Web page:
Earth’s average temperature remained at a record high Wednesday, after two days in which the planet reached unofficial records. It’s the latest marker in a series of climate-change-driven extremes.
The average global temperature was 17.18 Celsius (62.9 degrees Fahrenheit), according to the University of Maine’s Climate Reanalyzer, a tool that uses satellite data and computer simulations to measure the world’s condition. That matched a record set Tuesday of 17.18 Celsius (62.9 Fahrenheit), and came after a previous record of 17.01 Celsius (62.6 degrees Fahrenheit) was set Monday.
Scientists have warned for months that 2023 could see record heat as human-caused climate change, driven largely by the burning of fossil fuels like coal, natural gas and oil, warmed the atmosphere. They also noted that La Nina, the natural cooling of the ocean that had acted as a counter to that warming, was giving way to El Nino, the reverse phenomenon marked by warming oceans. The North Atlantic has seen record warmth this year.
“A record like this is another piece of evidence for the now massively supported proposition that global warming is pushing us into a hotter future,” said Stanford University climate scientist Chris Field, who was not part of the calculations.
University of Maine climate scientist Sean Birkle, creator of the Climate Reanalyzer, said the daily figures are unofficial but a useful snapshot of what’s happening in a warming world.
While the figures are not an official government record, “this is showing us an indication of where we are right now,” said National Oceanic and Atmospheric Administration chief scientist Sarah Kapnick. And NOAA indicated it will take the figures into consideration for its official record calculations.
Even though the dataset used for the unofficial record goes back only to 1979, Kapnick said that given other data, the world is likely seeing the hottest day in “several hundred years that we’ve experienced.”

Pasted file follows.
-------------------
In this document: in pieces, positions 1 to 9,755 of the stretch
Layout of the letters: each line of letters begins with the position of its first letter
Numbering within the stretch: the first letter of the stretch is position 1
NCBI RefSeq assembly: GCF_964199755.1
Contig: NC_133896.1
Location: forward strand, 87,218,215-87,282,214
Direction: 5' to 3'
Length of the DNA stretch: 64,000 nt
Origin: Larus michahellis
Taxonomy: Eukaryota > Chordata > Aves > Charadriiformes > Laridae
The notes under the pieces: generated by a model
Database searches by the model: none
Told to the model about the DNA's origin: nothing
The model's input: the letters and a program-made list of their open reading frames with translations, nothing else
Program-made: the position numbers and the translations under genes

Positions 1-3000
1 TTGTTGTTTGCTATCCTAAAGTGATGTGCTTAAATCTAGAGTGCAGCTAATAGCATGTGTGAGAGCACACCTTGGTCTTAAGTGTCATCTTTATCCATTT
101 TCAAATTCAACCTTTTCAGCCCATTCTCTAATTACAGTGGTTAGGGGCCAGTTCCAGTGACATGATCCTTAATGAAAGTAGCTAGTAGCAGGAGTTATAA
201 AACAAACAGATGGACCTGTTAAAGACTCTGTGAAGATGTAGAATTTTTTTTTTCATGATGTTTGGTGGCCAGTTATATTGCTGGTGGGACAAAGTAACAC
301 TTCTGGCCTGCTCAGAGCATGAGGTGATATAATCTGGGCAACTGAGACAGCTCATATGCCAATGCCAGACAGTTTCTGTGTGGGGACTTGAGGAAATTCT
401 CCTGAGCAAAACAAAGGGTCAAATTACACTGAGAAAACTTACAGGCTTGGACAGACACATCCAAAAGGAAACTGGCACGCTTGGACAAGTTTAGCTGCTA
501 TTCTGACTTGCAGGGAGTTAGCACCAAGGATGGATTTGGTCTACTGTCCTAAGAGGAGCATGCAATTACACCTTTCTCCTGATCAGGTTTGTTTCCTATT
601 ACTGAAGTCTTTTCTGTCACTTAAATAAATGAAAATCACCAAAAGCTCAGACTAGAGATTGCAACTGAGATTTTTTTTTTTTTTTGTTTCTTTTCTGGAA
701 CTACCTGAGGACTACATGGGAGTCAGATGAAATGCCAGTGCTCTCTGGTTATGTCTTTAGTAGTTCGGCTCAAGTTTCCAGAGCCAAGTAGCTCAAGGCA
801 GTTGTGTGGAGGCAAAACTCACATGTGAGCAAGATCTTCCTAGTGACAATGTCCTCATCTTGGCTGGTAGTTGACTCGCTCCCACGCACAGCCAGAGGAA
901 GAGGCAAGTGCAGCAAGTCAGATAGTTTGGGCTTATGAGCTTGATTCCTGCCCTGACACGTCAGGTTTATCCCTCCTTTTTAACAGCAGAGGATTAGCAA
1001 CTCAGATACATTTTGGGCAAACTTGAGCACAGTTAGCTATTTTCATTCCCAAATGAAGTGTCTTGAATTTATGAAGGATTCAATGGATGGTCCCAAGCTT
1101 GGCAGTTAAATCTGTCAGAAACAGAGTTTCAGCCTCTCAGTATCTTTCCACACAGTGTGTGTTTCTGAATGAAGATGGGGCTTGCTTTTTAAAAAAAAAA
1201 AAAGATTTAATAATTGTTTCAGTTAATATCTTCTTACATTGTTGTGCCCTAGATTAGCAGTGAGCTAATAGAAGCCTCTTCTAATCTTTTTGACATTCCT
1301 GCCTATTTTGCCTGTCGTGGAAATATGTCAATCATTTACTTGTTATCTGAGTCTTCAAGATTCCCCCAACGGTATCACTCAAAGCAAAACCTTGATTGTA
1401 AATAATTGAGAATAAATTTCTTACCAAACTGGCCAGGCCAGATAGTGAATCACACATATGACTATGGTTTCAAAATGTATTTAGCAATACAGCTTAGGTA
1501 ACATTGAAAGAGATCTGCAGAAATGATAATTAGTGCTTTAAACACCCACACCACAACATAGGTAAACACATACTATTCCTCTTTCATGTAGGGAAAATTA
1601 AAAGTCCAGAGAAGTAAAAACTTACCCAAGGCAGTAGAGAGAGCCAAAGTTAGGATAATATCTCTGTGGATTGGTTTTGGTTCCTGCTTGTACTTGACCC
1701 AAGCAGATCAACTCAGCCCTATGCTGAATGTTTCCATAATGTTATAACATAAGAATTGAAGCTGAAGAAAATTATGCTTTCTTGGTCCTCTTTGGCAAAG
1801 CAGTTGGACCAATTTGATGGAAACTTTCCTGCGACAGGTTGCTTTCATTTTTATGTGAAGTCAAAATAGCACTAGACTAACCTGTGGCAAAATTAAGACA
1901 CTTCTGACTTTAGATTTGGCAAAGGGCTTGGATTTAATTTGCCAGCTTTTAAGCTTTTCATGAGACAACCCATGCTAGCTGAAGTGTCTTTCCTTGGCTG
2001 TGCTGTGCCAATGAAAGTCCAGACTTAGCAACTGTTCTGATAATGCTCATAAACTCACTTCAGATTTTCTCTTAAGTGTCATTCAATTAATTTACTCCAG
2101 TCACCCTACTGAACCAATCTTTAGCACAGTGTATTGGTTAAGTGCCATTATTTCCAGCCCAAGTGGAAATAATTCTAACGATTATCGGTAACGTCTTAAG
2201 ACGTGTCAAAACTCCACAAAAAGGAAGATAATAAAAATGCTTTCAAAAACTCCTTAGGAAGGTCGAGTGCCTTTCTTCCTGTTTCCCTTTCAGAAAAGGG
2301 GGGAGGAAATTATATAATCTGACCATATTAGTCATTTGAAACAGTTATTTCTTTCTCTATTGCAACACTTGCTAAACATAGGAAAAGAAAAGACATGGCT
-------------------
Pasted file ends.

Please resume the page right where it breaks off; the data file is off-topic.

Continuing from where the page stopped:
Scientists generally use much longer measurements — months, years, decades — to track the Earth’s warming. But the daily highs are an indication that climate change is reaching uncharted territory.
On Wednesday, 38 million Americans were under some kind of heat alert, Kapnick said.
That included communities that aren’t used to feeling such heat. In North Grenville, Ontario, the city turned ice hockey rinks into cooling centers as temperatures Wednesday hit 90 degrees Fahrenheit (32 degrees Celsius), with humidity making it making it feel like 100.4 degrees (38 degrees Celsius).
“I feel like we live in a tropical country right now,” city spokeswoman Jill Sturdy said. “It just kind of hits you. The air is so thick.”
With many places seeing temperatures near 100 degrees Fahrenheit (37.8 degrees Celsius), the average temperature records might not seem very hot. But Tuesday’s global high was nearly 1.8 degrees Fahrenheit (a full degree Celsius) higher than the 1979-2000 average, which already tops the 20th- and 19th-century averages.
High-temperature records were surpassed this week in Quebec and Peru. Beijing reported nine straight days last week when the temperature exceeded 35 degrees Celsius (95 degrees Fahrenheit). Cities across the U.S. from Medford, Oregon to Tampa, Florida have been hovering at all-time highs, said Zack Taylor, a meteorologist with the National Weather Service.
Alan Harris, director of emergency management for Seminole County, Florida, said the county has already exceeded surpassed last year for the amount number of days that they’ve activated had their extreme weather plan activated — something that happens when the heat index hits 108 Fahrenheit or greater.
“It’s just been kind of brutally hot for the last week, and now it looks like potentially for two weeks,” Harris said.
In the U.S., heat advisories include portions of western Oregon, inland far northern California, central New Mexico, Texas, Florida and the coastal Carolinas, according to the National Weather Service Weather Prediction Center. Excessive heat warnings are continuing across southern Arizona and California.
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